A further test of the non-leachability of these particles was made by soaking 0.1 gram of them in 10 ml. of human blood. Only 0.5 percent of the total radioactivity was present in the blood after soaking for 5 days with agitation at a temperature of 37 C.

Example 2 A solution of 2.41 grams of strontium nitrate in 50 ml. of distilled water containing 50 millicuries of Strontium 90 was passed over a column consisting of 5 grams of small beads of a strongly acidic cation exchanger of the sulfonated polystyrene type in the ammonium form. Analysis of the effluent solution after two passes over the column indicated that 94 percent of the Sr 90 had been absorbed by the ion exchange resin. The beads were removed from the column and air dried. After drying they were transferred to an oven and heated to 260 C. over a period of 1 hour. The oven was then held at this temperature for a period of 19 hours, after which time the beads were black and shrunken although still spherical and glossy. The beads were removed from the oven and cooled.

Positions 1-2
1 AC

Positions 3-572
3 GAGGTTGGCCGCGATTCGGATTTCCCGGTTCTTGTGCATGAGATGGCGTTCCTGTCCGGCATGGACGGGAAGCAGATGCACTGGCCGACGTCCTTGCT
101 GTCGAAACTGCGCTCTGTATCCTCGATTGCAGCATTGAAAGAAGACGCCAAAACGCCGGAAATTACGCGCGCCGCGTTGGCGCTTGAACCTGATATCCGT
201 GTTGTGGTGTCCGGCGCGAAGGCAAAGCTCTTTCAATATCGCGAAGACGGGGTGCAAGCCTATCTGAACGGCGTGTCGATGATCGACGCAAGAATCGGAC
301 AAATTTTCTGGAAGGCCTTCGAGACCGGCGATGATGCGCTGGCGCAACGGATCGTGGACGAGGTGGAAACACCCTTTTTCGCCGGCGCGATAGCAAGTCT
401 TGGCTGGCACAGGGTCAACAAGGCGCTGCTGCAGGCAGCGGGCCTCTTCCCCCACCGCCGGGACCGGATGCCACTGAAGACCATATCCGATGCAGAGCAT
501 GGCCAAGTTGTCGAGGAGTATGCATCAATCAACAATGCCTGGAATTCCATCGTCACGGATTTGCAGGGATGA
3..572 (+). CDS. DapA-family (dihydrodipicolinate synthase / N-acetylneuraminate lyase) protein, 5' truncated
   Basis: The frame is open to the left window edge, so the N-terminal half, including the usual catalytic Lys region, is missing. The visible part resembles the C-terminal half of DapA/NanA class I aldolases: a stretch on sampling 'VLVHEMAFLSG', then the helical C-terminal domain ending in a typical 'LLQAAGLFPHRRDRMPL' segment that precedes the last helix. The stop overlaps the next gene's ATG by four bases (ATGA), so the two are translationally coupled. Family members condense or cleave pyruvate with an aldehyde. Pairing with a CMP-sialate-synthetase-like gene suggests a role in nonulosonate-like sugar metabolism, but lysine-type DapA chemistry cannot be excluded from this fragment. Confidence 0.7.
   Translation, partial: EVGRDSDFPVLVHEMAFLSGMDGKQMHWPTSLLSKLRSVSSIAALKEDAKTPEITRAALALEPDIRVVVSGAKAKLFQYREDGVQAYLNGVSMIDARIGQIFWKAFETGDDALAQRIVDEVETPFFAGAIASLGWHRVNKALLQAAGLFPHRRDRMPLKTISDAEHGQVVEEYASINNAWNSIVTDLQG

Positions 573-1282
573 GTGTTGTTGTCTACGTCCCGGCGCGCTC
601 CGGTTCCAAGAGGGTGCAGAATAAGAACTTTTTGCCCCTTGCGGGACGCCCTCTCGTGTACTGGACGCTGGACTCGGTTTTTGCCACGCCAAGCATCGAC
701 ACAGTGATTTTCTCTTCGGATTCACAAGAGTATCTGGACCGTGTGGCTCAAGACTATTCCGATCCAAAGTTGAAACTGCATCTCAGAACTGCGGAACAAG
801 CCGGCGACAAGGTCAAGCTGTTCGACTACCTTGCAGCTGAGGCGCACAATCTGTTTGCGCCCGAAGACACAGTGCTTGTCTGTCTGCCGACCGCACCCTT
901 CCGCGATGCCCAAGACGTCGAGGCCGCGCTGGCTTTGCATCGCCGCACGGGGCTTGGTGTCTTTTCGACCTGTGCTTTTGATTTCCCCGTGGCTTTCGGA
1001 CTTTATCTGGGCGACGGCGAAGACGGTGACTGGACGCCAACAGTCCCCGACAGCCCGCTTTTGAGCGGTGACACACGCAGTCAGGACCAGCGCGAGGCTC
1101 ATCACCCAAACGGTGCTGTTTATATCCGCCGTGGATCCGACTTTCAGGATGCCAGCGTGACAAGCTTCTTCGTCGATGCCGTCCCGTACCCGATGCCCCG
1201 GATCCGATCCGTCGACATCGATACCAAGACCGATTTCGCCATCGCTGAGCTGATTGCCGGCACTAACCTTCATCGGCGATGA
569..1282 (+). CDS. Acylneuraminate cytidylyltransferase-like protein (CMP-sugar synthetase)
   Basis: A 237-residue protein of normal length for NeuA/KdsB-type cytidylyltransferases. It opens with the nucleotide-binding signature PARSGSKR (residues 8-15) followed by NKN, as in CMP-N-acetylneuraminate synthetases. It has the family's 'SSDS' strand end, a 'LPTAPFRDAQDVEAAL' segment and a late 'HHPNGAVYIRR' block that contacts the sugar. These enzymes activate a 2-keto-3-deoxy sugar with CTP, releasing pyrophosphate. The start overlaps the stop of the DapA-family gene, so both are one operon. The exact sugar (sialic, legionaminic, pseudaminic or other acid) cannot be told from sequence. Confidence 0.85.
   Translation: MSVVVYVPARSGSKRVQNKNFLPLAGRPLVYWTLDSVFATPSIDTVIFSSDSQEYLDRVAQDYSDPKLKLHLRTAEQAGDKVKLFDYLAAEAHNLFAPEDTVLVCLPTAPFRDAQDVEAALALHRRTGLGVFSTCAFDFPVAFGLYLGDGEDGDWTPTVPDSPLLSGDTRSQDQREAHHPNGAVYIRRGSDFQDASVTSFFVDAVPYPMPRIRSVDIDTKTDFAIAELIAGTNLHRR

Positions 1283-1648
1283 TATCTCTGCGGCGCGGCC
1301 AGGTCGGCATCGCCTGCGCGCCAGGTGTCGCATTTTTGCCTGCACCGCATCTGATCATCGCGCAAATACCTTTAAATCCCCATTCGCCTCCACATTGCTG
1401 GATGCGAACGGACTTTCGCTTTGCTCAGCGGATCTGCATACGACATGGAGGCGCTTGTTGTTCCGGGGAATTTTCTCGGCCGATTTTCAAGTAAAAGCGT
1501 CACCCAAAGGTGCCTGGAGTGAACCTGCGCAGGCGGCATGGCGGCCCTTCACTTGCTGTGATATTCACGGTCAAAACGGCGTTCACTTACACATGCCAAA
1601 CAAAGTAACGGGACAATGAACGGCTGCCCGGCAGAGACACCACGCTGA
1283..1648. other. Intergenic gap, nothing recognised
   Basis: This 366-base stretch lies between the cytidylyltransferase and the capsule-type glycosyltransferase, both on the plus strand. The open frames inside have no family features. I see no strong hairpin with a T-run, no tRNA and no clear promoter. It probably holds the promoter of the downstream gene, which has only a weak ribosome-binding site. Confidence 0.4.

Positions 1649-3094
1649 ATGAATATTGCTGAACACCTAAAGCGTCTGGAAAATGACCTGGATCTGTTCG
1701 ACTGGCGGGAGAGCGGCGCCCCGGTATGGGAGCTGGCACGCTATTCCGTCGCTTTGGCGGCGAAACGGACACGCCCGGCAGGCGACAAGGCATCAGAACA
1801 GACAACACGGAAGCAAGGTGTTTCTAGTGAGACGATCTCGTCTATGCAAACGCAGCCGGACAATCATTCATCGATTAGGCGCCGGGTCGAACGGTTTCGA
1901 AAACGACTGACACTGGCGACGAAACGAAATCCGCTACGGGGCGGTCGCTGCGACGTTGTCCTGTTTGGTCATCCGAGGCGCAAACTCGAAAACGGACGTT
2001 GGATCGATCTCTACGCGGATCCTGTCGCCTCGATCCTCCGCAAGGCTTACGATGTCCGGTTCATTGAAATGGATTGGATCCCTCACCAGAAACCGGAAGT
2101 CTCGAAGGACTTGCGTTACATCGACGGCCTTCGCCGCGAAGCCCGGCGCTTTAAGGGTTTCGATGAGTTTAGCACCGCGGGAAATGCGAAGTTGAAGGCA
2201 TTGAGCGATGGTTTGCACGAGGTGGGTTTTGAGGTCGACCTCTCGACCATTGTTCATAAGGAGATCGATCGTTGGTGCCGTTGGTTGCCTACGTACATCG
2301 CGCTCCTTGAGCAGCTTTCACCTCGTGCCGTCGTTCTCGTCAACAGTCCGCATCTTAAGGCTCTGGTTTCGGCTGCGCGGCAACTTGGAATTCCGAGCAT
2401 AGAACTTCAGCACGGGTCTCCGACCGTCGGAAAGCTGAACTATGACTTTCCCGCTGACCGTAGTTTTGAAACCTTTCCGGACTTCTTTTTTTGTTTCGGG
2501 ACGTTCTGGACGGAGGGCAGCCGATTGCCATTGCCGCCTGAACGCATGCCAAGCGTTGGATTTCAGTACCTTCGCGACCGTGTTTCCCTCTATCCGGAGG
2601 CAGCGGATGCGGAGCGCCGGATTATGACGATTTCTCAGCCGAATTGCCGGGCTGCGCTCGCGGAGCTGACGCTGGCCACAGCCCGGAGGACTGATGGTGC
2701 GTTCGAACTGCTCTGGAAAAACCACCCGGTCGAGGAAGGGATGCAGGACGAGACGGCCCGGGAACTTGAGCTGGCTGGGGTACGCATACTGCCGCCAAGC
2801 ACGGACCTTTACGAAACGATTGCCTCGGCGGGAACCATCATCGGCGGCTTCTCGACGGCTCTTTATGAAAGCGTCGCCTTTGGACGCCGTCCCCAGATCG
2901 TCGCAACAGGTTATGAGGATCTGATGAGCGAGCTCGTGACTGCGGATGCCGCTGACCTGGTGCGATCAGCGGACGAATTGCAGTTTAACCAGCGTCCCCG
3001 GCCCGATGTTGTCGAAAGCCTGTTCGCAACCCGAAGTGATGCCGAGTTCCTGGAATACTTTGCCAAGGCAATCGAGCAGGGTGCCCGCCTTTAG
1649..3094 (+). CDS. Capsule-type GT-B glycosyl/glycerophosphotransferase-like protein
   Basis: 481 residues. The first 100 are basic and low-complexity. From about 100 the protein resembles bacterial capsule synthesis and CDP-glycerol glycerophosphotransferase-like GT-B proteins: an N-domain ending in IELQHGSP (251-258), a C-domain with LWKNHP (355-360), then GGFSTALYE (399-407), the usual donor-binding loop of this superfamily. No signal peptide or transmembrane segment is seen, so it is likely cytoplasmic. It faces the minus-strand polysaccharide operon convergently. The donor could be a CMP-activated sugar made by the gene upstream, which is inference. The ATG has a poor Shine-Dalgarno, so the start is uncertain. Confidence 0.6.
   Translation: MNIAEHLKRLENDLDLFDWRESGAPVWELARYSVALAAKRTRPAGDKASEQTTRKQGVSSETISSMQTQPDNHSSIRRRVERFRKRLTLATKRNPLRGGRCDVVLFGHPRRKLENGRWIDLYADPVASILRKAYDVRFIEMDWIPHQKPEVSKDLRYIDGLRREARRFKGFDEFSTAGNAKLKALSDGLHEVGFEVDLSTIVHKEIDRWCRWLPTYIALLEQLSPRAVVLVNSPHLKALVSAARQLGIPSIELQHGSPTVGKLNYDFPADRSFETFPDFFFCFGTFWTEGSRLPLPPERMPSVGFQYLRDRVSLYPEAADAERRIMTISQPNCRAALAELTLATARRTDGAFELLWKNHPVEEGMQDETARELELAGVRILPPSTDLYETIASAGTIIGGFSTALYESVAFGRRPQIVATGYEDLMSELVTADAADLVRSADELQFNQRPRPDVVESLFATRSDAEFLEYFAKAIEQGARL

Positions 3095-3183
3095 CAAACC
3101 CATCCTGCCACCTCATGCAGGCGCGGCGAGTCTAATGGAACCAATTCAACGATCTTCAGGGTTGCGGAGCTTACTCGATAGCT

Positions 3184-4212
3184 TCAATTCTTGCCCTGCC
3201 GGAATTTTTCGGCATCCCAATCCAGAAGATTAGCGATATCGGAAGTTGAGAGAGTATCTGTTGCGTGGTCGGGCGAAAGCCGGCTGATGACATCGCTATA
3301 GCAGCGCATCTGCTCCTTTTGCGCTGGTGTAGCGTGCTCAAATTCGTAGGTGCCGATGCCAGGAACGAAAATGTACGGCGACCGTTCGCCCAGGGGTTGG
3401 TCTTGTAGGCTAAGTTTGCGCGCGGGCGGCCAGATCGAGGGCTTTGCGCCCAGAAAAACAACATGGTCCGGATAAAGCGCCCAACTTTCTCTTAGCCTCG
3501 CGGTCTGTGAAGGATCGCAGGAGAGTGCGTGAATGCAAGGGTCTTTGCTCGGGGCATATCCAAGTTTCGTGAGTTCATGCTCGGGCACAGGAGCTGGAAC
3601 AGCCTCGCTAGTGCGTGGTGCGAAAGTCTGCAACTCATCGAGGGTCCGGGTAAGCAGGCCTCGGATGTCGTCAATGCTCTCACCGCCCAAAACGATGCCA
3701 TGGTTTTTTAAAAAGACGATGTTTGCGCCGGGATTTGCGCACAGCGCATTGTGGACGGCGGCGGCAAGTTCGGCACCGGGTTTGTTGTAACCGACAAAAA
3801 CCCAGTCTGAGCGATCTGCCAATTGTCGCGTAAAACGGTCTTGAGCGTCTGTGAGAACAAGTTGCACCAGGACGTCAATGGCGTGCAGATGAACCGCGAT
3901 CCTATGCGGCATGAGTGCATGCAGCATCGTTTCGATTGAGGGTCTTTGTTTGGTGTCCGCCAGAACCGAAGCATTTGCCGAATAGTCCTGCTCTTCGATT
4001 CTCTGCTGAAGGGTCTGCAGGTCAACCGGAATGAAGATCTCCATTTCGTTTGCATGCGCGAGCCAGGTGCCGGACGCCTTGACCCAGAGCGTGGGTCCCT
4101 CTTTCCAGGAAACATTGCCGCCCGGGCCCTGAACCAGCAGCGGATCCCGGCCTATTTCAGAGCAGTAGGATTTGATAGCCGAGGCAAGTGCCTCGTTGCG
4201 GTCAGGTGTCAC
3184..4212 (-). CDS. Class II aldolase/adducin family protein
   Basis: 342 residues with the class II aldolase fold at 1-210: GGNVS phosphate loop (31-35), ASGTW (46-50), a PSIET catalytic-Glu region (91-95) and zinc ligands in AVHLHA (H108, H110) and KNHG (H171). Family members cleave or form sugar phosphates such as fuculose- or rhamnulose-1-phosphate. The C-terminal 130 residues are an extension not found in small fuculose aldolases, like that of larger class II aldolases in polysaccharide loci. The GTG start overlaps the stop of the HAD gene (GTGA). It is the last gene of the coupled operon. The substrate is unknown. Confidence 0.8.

The radiative beads thus obtained weighed 3.5 grams, and contained 13.5 millicuries of Sr 90 per gram. This product was soaked in 50 ml. of water for 4 days at room temperature. Analysis of the supernatant solution by Geiger counting indicated that only 0.01 percent of the Strontium 90 had been leached out of the beads into the supernatant. The sample of beads was also soaked in 50 ml. of 0.9 percent sodium chloride solution for 28 hours, and 0.06 percent of the Sr 90 was found to have been leached from the beads after this period of time.